In San Francisco and don’t have change for a parking meter? Fear not. You can now pay for it using your cellphone.

The San Francisco Municipal Transportation Agency (SFMTA) has launched the PayByPhone parking payment service. Drivers can pull into a spot and pay for parking time online via a mobile device or call a toll-free number. The service is now available for parking meters in San Francisco’s Castro neighborhood and will spread to other areas of the city by early 2012.

“Parking is one of the greatest frustrations people experience in their daily lives,” said San Francisco District 8 Supervisor Scott Wiener, in a statement. “We need to make it easy to pay for parking, and this program puts us on that path. I’m thrilled that the Castro was chosen to roll out this innovative program.”

To use the system, drivers will enter the meter location number and the length of time they want to pay for on the phone. In addition, as time runs down on the parking meter, those using PayByPhone via cellphone will receive a text message reminder when time is about to expire, along with the ability to pay for additional time and receive receipts via email.

Parking spots are a part of the PayByPhone program will have a PayByPhone decal. Users of PayByPhone will be charged 45-cent fee each time they pay for parking with the technology.

“We look forward to providing additional convenience for our parking customers,” added Tom Nolan, chairman of the SFMTA board of directors. “Anything we can do to make it easier for folks to pay at the meter furthers our goal of helping our customers get to their destinations quickly and easily.”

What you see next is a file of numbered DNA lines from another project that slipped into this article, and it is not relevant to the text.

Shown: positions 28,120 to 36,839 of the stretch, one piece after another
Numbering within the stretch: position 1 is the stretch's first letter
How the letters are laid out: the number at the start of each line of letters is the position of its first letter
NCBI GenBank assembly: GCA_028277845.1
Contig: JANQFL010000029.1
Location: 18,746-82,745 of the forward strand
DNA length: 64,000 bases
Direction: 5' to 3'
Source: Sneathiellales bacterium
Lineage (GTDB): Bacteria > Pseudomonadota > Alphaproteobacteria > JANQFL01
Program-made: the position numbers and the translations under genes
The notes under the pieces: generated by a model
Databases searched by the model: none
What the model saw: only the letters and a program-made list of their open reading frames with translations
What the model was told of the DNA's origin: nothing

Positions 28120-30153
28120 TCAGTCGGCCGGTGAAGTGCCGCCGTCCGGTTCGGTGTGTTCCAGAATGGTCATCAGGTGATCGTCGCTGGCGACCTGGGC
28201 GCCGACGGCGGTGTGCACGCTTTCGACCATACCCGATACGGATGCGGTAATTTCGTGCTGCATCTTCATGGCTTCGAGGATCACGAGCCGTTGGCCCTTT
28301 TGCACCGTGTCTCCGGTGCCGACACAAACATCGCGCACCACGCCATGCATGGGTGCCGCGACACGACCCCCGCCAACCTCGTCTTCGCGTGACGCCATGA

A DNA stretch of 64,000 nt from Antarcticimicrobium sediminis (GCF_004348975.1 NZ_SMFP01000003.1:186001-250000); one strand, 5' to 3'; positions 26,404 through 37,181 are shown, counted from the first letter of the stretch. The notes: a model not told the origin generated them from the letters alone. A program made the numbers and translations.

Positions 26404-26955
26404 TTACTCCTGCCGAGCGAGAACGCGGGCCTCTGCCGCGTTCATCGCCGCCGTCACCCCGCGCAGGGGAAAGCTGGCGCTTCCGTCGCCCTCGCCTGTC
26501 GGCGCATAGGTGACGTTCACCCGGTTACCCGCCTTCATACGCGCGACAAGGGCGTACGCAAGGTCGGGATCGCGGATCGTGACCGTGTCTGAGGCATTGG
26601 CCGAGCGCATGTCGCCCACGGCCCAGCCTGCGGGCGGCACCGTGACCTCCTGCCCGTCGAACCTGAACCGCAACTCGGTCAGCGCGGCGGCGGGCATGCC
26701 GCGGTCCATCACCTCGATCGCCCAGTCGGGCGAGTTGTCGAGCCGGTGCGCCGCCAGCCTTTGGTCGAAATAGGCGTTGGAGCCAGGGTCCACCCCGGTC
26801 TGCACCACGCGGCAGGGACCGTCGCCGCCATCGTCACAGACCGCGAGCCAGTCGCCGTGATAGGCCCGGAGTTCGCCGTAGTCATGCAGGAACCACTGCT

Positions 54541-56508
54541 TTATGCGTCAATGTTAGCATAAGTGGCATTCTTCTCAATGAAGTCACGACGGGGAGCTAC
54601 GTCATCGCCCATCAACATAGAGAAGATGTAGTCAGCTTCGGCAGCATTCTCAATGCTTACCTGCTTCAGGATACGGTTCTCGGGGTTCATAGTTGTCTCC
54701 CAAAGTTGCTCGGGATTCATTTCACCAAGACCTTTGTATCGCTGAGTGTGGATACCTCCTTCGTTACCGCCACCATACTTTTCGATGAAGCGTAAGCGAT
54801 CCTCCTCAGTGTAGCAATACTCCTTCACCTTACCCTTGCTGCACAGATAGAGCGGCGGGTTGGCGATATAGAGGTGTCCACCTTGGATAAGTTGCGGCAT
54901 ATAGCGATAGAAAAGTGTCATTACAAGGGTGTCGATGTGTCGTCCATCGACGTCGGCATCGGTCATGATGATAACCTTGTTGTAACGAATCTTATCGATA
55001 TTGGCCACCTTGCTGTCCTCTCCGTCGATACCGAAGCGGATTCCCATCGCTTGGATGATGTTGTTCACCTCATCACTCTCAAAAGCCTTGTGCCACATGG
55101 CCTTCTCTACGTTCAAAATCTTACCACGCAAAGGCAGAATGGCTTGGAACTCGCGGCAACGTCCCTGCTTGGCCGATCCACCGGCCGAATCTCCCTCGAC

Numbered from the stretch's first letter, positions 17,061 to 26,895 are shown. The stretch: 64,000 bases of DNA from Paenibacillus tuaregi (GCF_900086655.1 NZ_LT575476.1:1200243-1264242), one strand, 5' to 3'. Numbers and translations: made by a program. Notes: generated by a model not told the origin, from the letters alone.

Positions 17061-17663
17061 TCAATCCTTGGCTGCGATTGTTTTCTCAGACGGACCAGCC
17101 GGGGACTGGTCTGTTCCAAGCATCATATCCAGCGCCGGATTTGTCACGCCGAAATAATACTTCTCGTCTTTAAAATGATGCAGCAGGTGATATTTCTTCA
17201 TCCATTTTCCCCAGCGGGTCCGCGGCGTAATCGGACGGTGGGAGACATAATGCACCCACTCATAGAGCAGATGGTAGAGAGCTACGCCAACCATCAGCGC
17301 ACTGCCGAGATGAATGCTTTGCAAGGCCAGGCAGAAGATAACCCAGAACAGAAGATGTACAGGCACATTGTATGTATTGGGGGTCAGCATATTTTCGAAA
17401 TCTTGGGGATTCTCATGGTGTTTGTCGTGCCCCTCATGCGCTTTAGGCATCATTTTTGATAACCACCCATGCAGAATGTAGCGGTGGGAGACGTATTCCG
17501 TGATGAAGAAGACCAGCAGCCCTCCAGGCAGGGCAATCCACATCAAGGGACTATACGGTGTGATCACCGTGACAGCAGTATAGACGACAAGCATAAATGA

Those drivers who have near field communication (NFC) on their mobile devices can physically “tap” the meter to access a streamlined payment process. Once PayByPhone is installed throughout all 30,800 SFMTA and 1,000 Port of San Francisco car and motorcycle parking meter spaces, the city believes it will be the largest NFC deployment in the United States.

Paying for parking via cell phone is becoming more common in big cities. In one example, Seattle will debut its own real-time “pay by cellphone” program in 2012. Seattle’s app will also charge users an additional 25- to 35-cent convenience fee to park, but the city hasn’t decided if the city or the citizen will pay those fees.